On February 5, 2019, the official Flickr website announced that 1TB of free space will no longer be provided. If you do not pay before February 5, your Flickr photos will only have 1,000 latest photos left. Of course, it is only natural for users to pay. If you don’t pay, you have to move the photos out. However, the trouble is that Flickr does not have an easy-to-remove mechanism, which makes it difficult to upload and difficult to retrieve.
In the early days, Flickr moving was not a problem, because there were still many third-party programs that could assist in downloading backups. However, as Flickr has been changed hands again and again, many APIs are no longer supported. The original third-party programs have already stopped updating, so it becomes more difficult to find a good moving plan.
In the past, Flickr also included some old photo scans and old picture data, which are integrated into Flickr, so we can choose to delete all other backups. However, after more and better cloud storage services appeared, many users changed their strategy: moving photos to other cloud drives, such as Google Drive, but moving photos from Flickr to Google Drive is not convenient.
Best Way to Transfer Old Photos of Flickr – MultCloud
To this day, under the pressure of deleting photos, most people will look for solutions moving photos from Flickr to Google Drive. Among the many third-party services, the cloud service “MultCloud” may be a good choice. MultCloud, as a cloud file manager, mainly serves cloud-to-cloud file transfer, facilitating the management of multiple cloud spaces.
In most cloud-to-cloud management solutions, mainstream cloud spaces like Google Drive, Dropbox, OneDrive, etc., must be included, but Flickr does not seem to be that mainstream, and many services exclude Flickr. Fortunately, MultCloud supports Flickr.
MultCloud is not a free service, it is mainly a paid service, but there is also a mechanism to provide free services. The biggest limitation of free membership is that it only provides 30GB of data transfer per month and only two synchronization modes. In addition, functions such as filter settings and sub-account management are not supported. But if we are only for Flickr backup, the basic functions are enough.
Set Up MultCloud to Perform Photo Transfer
Log in for a trial now and see if it can solve the problem? The first thing to say is that this method has a premise, the photos you put on Flickr are purely a backup of old photos and have no other effect. For example, some people use Flickr as an Image Hosting Service and link to blogs or websites. In that case, this method is not suitable. After all, after you move data, you still cannot solve the problem of resetting the connection.
First of all, because MultCloud is set from cloud to cloud, if you want to move Flickr photos out, you must prepare another cloud space for storage. Several questions arise:
- The first is that there needs to be a large enough cloud space to store data.
- The second is how to know the backup space, will you be asked to move again in the future like Flickr? Will you fall into an endless loop of life-saving?
Regarding the first question, the main things we need to rescue are photos saved, scanned old photos, pictures, etc. What should be said, fortunately (or unfortunately), is that in the early years, the resolution of photos or pictures was not high, so although the number of photos was large, the files were not necessarily large.
As for the second question, we can buy other cloud drive space, such as Google Drive, so that we can choose to temporarily back up the photos in Google Drive. No one dares to say that Google will be around 5 or 10 years later, but at least after the files in Google space are saved, it is much more convenient to back them up in other ways than Flickr in the future.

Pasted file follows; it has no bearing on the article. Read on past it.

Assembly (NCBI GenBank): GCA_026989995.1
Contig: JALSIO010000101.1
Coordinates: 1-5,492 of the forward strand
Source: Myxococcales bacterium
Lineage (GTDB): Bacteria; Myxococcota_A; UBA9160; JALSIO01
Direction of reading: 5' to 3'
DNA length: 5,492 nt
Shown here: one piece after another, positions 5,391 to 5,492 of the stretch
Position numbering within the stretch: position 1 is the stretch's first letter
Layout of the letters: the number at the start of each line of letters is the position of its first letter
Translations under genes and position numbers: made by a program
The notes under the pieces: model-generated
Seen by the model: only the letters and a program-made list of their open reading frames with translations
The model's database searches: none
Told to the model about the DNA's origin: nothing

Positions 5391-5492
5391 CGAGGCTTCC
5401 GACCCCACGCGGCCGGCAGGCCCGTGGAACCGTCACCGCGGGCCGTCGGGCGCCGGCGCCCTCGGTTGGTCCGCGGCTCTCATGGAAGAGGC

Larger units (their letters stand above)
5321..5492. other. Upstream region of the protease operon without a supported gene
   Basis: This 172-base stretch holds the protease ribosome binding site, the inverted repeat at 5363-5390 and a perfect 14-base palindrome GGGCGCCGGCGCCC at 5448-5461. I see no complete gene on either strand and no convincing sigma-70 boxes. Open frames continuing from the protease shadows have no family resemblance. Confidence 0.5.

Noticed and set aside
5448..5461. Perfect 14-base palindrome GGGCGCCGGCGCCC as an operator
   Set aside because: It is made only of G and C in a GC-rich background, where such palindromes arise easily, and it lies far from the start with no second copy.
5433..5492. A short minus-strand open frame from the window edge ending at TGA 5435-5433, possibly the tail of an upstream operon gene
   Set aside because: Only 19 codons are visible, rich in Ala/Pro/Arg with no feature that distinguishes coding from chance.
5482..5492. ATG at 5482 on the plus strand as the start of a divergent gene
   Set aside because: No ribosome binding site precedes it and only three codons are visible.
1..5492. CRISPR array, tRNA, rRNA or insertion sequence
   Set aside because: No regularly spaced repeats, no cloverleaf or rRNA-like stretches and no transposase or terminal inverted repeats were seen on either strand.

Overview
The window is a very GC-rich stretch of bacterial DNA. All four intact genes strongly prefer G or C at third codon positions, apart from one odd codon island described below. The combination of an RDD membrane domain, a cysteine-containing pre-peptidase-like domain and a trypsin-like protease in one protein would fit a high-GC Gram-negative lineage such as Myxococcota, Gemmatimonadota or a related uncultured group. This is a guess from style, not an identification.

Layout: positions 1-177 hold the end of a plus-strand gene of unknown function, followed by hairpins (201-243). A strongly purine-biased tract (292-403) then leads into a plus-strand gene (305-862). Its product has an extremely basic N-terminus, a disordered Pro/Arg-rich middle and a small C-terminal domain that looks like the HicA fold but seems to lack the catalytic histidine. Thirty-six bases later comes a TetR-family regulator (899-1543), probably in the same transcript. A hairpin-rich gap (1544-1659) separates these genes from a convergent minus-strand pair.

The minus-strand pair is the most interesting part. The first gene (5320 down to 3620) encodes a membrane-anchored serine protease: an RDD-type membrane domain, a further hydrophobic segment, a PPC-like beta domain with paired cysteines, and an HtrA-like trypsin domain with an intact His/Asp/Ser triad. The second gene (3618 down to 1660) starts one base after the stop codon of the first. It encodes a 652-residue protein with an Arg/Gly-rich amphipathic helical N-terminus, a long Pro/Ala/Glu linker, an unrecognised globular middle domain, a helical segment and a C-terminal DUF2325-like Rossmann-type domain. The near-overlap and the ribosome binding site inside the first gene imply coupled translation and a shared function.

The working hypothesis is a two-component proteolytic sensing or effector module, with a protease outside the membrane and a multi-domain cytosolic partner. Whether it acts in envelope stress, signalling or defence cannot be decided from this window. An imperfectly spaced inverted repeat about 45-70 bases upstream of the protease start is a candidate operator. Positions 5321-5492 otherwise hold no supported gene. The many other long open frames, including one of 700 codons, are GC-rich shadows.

1. After logging in to MultCloud, click “Add Cloud” on the left, and some cloud space will pop up for you to choose. Of course, we need to choose Flickr.
Note: There are a total of these cloud space services that can be checked. Of course, the premise is that you must have registered for the selected service and know what the account password is.
2. Add Flickr and Google Drive to the MultCloud service.
3. When you click Flickr, there will be 3 folders on the right, “Albums”, “Collections”, “My Photostream”, “My Photostream” should contain all uploaded photos, just select this for the main backup. If you are not assured, as long as the space is large enough, you can select all.
4. Use the “Copy” or “Copy to” function to move the data to Google Drive.
Note: We can also choose the “Cloud Transfer” method, which is more suitable for transferring the data in the entire folder or the entire cloud drive, like directly migrating Dropbox to OneDrive.
5. At this point, the main action is actually completed, and then you can view the processing progress in the “Task List”.
In fact, the backup speed cannot be said to be fast, but the advantage is that these actions are in the cloud, so it doesn’t matter if you turn off the computer. You don’t need to stay in front of the machine, just log in to MultCloud to check the progress.
From the above, this program is still very useful. What was the size of the file that was uploaded initially, it is still the same now, and there will be no change in the file.
But the fly in the ointment is that there is no classification because Photostream is a photostream of all your uploaded photos, and all photos are in one folder. And if you want to organize these photos in Google Drive, it may be very troublesome. But this has to do with the design architecture of Flickr and has nothing to do with Google Drive or MultCloud.
However, it seems that using MC to perform file transfer should be the best way. If the reader knows a better method, it is welcome to provide it to everyone.